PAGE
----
The Charter School Flood
As president of the United Teachers of New Orleans (UTNO), Brenda Mitchell is used to being called a defender of failure, and worse. "We've been painted as obstructionists, which is not the case," she says, speaking amid folding chairs, file cabinets and solidarity signs, and the sound of drills and hammers, in the union's temporary offices in New Orleans. "I've been told that the union is trying to run the schools. All we are saying is that we should work together on this."
Mitchell estimates the union's pre-Katrina membership at 4,700, and UTNO was the exclusive bargaining agent for another 2,000 school employees. The union now has about 500 members, she says, and is working on organizing inside charter schools.
Those responsible for reshaping New Orleans schools make no apologies for being anti-union. In written testimony before a US Senate subcommittee hearing in July 2006, Linda Johnson, president of the Louisiana Board of Elementary and Secondary Education, listed this item as a positive "unintended consequence" of the state takeover: "This structure was the only way to terminate...central office employees, eliminate the collective bargaining agreement and leverage the opportunity to start anew." Ayers, of the National Association of Charter School Authorizers, is more succinct: "In the urban setting, the unions add so little value, it's shocking."
Mitchell, for her part, contends that unions are valuable not only because they give teachers a voice in the workplace but because they help prevent the kind of troubles that the RSD has faced in the past school year. Jim Randels says he's seen this firsthand as a teacher at Douglass. The union contract insured that a school's heating system was checked before winter. This year, that didn't happen--and Randels says the school had to shut down temporarily when winter came and the heater didn't function.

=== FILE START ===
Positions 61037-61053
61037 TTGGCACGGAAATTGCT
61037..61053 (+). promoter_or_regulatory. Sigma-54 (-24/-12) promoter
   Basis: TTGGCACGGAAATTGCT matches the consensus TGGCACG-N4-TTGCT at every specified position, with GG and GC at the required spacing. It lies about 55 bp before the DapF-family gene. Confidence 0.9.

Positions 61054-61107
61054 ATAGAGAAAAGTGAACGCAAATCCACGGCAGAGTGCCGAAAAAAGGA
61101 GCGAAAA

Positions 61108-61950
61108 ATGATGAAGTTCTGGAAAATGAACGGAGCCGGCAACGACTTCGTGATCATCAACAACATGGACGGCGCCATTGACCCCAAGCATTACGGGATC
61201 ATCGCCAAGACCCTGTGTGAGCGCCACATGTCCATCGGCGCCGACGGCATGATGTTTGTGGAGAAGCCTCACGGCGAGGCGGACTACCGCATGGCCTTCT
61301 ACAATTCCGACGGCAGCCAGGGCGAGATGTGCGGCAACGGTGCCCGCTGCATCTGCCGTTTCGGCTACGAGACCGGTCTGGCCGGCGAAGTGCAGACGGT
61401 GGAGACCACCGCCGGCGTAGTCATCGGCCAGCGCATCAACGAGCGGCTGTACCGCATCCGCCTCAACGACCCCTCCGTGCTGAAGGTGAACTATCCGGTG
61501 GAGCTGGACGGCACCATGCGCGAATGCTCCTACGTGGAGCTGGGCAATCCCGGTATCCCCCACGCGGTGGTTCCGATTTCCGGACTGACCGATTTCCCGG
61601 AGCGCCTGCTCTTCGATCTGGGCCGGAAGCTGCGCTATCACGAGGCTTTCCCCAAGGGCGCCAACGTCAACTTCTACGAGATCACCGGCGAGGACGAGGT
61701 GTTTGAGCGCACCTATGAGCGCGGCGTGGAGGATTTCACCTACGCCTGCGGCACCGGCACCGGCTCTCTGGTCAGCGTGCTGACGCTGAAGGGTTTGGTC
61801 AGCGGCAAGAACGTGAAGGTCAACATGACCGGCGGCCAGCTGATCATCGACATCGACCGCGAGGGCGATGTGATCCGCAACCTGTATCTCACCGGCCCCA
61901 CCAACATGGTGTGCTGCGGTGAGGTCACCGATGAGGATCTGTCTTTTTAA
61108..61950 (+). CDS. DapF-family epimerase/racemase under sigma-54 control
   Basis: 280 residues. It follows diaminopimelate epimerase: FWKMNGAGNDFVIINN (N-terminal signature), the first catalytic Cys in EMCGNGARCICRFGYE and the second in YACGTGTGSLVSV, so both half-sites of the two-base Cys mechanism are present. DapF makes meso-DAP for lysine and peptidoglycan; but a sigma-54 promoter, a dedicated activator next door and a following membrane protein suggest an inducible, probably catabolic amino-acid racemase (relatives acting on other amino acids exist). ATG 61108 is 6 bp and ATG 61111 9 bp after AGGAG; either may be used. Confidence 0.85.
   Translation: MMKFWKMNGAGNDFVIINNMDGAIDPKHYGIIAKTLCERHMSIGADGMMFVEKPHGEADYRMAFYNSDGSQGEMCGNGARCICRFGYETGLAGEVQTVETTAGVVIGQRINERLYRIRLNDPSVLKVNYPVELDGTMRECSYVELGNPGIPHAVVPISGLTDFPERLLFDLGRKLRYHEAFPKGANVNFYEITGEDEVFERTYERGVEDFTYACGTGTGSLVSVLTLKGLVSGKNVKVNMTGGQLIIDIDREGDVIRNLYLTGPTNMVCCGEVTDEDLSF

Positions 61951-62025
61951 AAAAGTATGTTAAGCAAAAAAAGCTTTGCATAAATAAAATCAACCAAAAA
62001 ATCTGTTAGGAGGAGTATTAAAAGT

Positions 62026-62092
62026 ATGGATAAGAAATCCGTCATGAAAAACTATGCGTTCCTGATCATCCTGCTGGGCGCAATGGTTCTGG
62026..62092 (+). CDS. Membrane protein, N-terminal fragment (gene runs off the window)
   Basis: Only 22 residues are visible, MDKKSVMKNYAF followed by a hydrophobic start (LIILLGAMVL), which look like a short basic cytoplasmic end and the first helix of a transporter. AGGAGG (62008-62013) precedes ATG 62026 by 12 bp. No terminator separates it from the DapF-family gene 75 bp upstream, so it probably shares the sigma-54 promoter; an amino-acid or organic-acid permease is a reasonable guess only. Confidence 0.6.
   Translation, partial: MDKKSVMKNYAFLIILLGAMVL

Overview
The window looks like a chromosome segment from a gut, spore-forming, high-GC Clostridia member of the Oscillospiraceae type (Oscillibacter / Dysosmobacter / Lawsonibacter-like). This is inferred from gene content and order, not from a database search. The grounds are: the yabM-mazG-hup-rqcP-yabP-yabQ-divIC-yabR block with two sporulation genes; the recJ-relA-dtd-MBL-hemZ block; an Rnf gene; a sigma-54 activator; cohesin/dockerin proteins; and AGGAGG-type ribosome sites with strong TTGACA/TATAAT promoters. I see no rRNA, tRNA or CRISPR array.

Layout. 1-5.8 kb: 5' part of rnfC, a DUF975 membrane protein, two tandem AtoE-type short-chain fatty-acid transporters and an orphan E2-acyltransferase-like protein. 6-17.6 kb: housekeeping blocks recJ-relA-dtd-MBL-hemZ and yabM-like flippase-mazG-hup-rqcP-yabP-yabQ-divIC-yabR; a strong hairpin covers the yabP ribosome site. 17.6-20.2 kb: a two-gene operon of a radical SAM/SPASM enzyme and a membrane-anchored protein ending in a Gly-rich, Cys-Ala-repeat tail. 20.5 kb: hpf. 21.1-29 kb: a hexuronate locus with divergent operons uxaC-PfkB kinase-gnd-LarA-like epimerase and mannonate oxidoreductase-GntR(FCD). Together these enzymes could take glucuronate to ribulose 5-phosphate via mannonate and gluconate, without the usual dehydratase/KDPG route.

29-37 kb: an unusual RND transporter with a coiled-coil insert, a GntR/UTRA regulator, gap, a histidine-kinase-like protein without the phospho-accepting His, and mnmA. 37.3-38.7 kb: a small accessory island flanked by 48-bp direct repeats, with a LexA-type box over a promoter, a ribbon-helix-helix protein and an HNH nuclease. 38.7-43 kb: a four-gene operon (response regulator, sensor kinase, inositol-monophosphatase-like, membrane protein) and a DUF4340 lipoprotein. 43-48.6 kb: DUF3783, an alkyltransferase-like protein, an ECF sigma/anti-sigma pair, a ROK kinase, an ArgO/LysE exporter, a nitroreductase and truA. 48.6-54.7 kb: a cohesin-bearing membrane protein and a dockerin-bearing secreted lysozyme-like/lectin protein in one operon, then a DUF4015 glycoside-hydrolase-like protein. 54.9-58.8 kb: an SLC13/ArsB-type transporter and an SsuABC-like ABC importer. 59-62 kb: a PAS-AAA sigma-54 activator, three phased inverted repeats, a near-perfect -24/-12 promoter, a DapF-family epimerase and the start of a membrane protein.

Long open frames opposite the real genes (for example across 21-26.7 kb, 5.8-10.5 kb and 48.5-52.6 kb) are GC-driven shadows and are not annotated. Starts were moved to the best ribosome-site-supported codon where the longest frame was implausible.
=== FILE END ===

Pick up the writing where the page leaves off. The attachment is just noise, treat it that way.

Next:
In December 2005 the Orleans Parish School Board voted to fire all teachers and other school employees. Many veteran teachers left the city or took early retirement. Not surprisingly, chief among the problems that plagued RSD schools this past year was a teacher shortage. "Our teachers were forced to retire. They want to come back, but not under these conditions--not without a recognition agreement with United Teachers of New Orleans," says Linda Stelly, an associate director with the American Federation of Teachers.
New Schools for New Orleans head Sarah Usdin has worked alongside union officials on previous projects in New Orleans schools. "My bottom line is that unionized or not, we need the best teachers to get the best results with kids," Usdin says. Yet some charter critics argue that new teacher-recruiting groups such as New Schools for New Orleans and teachNOLA are steering the most qualified educators only into the charter school system, further deepening the quality gap between RSD schools and charters. For much of this past school year, a teachNOLA website offered visitors a chance to identify themselves as certified or uncertified teachers. Those who identified themselves as certified were sent to a site for charter schools; those who were uncertified were sent to a site for RSD schools. Usdin says that the distinction was an unintended result of contract structuring. The site no longer divides the potential teaching pool in the same manner.
Usdin stresses that she is interested in bringing new teachers into New Orleans, especially from "the diaspora"--former New Orleanians who left the city after Katrina. She's not interested, she says, in shuffling teachers from school to school. Yet competition among schools for teachers seems fierce in the new school marketplace. Outside an uptown restaurant this spring, I heard one preschool teacher complaining about the conditions in her charter school. A neighborhood activist immediately began recruiting her for a charter he was helping to establish. Randels says he's personally seen representatives from charter schools enter RSD schools to recruit teachers, and adds that teachers have left their classes in the middle of the semester to take other positions, further disrupting classrooms. "This is no longer democracy; it's capitalism," Randels charges.